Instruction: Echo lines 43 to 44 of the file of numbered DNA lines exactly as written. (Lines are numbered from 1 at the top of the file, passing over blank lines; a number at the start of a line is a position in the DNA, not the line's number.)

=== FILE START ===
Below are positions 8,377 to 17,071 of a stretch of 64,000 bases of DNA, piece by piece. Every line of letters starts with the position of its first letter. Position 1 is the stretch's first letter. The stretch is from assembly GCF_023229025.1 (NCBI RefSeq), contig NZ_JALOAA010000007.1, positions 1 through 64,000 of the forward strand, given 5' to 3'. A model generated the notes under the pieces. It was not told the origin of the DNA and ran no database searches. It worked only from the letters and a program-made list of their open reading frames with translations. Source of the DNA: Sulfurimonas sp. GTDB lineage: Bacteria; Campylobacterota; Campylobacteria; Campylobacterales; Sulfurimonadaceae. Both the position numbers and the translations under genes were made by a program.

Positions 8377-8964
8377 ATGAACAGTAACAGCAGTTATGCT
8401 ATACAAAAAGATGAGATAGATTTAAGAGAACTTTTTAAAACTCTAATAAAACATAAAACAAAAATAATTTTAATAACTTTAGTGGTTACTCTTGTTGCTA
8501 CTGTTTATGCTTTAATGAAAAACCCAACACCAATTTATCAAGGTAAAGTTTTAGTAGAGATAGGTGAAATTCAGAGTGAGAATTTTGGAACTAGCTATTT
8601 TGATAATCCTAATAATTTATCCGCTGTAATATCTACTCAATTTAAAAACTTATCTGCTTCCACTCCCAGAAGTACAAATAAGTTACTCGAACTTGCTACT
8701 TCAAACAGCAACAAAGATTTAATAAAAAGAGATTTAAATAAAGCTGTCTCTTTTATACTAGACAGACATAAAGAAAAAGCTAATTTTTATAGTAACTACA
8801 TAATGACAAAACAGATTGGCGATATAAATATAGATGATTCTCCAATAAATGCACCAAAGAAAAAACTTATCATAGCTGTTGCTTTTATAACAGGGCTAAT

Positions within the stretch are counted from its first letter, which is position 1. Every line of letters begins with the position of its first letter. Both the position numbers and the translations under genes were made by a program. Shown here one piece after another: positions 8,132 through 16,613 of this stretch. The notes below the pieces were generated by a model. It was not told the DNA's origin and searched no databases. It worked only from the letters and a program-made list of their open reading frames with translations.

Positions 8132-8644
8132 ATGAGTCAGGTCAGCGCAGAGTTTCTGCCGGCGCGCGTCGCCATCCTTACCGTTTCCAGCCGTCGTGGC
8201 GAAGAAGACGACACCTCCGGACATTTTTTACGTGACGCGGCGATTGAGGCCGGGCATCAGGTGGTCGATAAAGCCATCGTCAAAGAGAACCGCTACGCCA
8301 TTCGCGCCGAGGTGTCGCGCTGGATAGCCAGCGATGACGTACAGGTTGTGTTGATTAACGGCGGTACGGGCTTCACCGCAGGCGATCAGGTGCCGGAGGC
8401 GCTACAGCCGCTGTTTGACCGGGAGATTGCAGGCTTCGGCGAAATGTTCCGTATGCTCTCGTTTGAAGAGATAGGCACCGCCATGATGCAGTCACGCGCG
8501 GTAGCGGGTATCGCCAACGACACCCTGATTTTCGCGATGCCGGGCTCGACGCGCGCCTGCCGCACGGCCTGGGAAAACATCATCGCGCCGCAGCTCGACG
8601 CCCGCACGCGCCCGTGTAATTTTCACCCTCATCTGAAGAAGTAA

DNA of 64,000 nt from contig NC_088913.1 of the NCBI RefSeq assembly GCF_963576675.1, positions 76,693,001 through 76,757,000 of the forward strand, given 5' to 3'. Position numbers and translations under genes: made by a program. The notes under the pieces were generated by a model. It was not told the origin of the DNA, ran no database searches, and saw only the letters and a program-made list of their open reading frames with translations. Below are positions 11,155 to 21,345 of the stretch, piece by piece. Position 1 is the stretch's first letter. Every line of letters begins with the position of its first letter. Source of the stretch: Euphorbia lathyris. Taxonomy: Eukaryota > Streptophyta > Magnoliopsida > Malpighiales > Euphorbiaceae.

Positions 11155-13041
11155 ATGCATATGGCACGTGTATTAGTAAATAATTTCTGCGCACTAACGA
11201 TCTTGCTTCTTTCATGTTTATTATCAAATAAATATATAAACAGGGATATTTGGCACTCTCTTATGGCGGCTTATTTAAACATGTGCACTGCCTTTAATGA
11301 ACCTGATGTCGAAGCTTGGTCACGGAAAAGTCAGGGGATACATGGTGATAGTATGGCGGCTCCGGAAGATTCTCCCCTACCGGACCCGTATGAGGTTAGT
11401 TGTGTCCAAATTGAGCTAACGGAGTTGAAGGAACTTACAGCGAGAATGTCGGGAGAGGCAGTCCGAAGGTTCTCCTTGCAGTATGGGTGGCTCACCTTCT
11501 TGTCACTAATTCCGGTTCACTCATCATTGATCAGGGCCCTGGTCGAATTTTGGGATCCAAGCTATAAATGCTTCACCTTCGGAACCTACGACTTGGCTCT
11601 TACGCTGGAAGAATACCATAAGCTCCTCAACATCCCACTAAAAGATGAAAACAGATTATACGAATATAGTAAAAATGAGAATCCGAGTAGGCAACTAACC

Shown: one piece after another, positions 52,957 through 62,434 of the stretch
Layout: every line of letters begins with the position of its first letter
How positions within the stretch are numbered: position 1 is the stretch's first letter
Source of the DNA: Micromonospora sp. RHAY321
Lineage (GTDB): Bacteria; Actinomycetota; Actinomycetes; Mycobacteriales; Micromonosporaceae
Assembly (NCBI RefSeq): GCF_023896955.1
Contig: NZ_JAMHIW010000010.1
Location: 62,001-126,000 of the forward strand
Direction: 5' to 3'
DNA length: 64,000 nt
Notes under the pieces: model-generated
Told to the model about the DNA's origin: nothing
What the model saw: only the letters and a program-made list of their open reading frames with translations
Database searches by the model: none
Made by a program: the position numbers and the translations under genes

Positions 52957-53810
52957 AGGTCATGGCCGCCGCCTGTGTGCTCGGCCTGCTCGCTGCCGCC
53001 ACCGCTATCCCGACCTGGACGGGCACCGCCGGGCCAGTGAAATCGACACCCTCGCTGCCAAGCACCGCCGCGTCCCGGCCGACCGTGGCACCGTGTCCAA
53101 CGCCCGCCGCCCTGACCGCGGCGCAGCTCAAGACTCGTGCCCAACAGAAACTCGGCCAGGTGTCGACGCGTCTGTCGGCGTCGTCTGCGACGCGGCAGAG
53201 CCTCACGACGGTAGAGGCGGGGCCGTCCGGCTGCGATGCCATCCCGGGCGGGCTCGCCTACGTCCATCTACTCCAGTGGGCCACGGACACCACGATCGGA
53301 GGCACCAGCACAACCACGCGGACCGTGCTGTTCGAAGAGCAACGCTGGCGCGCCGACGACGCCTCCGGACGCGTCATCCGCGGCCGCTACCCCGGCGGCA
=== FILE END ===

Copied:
53101 CGCCCGCCGCCCTGACCGCGGCGCAGCTCAAGACTCGTGCCCAACAGAAACTCGGCCAGGTGTCGACGCGTCTGTCGGCGTCGTCTGCGACGCGGCAGAG
53201 CCTCACGACGGTAGAGGCGGGGCCGTCCGGCTGCGATGCCATCCCGGGCGGGCTCGCCTACGTCCATCTACTCCAGTGGGCCACGGACACCACGATCGGA